· Provide carpenters, plumbers and electricians to respond to issues
· Replenish water and ice in drinking water barrels
· Take down tents, disconnect power and water at the end of the day
“In general, all the facilities management staff involved in Mountain Heritage Day enjoy the festival,” Turk said. “They understand that this is an opportunity for the university to share something with the region that we support and that supports us. They also see family and friends that they may only see on the day of the festival. Like many of the festivalgoer’s the staff have certain food or craft vendors they make sure they visit and music groups they want to be sure to hear each year.”
As a major festival on a university campus, it could be expected that students play a major role. That makes the Mountain Heritage Day a perfect venue for the WCU Center for Service Learning, with a mission to strengthen relationships between the campus and the community.
“An operation as large and impactful as Mountain Heritage Day takes an army of more than 120 well-trained and prepared volunteers to run like the well-oiled machine that it is,” said Lane Perry, director of the Center for Service Learning. “This army of service-learning volunteers help with the 5K through Charlie Parish (assistant professor of sport management and a run organizer), with set-up and tear-down, drink and merchandise sales, as greeters and guides, stage hands and green room supervisors, and have their fingers on the pulse of pretty much every beat of the Mountain Heritage Day heart.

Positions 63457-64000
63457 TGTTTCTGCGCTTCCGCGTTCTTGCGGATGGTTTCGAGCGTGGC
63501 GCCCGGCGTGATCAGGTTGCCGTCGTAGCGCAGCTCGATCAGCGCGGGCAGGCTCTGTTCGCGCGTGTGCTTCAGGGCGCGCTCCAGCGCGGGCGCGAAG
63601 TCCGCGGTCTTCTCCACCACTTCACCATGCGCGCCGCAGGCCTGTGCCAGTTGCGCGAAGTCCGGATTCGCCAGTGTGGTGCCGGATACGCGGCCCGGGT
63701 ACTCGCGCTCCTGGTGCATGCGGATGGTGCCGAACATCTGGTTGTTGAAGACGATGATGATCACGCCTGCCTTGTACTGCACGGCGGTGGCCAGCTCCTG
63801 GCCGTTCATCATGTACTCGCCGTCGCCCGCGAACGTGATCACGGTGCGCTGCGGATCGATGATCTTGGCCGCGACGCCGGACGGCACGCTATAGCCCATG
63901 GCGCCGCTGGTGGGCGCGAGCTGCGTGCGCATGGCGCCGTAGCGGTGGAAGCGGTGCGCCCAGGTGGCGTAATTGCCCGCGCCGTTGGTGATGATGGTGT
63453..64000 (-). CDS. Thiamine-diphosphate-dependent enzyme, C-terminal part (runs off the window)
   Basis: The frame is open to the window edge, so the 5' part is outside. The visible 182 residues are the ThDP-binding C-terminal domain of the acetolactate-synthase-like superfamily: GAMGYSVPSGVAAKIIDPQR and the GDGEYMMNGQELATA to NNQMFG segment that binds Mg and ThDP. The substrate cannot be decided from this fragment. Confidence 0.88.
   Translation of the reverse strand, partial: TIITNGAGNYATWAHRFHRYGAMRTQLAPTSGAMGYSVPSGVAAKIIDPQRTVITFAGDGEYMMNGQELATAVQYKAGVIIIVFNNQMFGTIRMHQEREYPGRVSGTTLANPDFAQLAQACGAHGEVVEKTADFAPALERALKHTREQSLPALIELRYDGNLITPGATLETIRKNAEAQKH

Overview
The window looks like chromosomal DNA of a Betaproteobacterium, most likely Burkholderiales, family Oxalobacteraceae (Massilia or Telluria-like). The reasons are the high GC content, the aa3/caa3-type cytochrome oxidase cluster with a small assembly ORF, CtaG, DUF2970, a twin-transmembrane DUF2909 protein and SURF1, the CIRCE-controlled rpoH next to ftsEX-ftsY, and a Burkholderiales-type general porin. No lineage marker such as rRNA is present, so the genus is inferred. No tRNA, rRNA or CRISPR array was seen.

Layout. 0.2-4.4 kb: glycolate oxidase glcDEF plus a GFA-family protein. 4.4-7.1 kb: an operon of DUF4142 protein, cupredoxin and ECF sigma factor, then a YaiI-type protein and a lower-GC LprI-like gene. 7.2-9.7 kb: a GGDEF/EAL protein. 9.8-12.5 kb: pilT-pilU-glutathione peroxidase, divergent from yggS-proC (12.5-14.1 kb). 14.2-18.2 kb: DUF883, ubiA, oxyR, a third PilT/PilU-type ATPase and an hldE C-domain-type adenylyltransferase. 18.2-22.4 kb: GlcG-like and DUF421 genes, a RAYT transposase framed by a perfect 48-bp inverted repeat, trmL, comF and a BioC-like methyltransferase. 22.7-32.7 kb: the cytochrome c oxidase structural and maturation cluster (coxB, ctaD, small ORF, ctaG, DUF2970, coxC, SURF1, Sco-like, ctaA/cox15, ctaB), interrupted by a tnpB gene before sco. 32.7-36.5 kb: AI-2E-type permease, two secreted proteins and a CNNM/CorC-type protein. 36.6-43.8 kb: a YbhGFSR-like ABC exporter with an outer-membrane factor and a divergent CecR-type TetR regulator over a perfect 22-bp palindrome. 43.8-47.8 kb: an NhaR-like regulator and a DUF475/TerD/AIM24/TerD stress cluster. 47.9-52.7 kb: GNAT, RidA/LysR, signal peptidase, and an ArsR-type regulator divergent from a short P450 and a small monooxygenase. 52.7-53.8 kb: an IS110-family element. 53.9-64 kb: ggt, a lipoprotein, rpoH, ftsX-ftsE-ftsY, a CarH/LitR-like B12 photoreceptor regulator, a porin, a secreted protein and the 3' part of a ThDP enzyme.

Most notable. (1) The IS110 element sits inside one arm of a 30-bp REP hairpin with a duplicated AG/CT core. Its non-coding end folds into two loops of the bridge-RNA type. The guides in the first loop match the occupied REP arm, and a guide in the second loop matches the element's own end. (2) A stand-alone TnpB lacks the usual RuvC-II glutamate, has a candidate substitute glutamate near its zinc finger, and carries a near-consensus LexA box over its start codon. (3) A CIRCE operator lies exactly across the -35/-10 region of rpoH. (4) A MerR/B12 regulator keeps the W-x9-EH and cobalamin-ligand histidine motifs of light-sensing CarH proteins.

“Without this cast of behind-the-scenes student volunteers, the festival would lose that friendly, welcoming, and hospitable experience that our patrons have become so accustomed to. Our volunteers pride themselves on ensuring that Mountain Heritage Day is a microcosm of some of the best cultural elements our region has to offer ― hospitality and a front-porch feel are front and center.”
Mountain Heritage Day is part of the Blue Ridge Music Trails of North Carolina, with www.BlueRidgeMusicNC.com providing an easy and convenient way to find festivals, concerts, jam sessions and plenty of singing and dancing to the traditional music of Western North Carolina. To learn more about WCU’s festival, visit www.mountainheritageday.com or call 828-227-3039.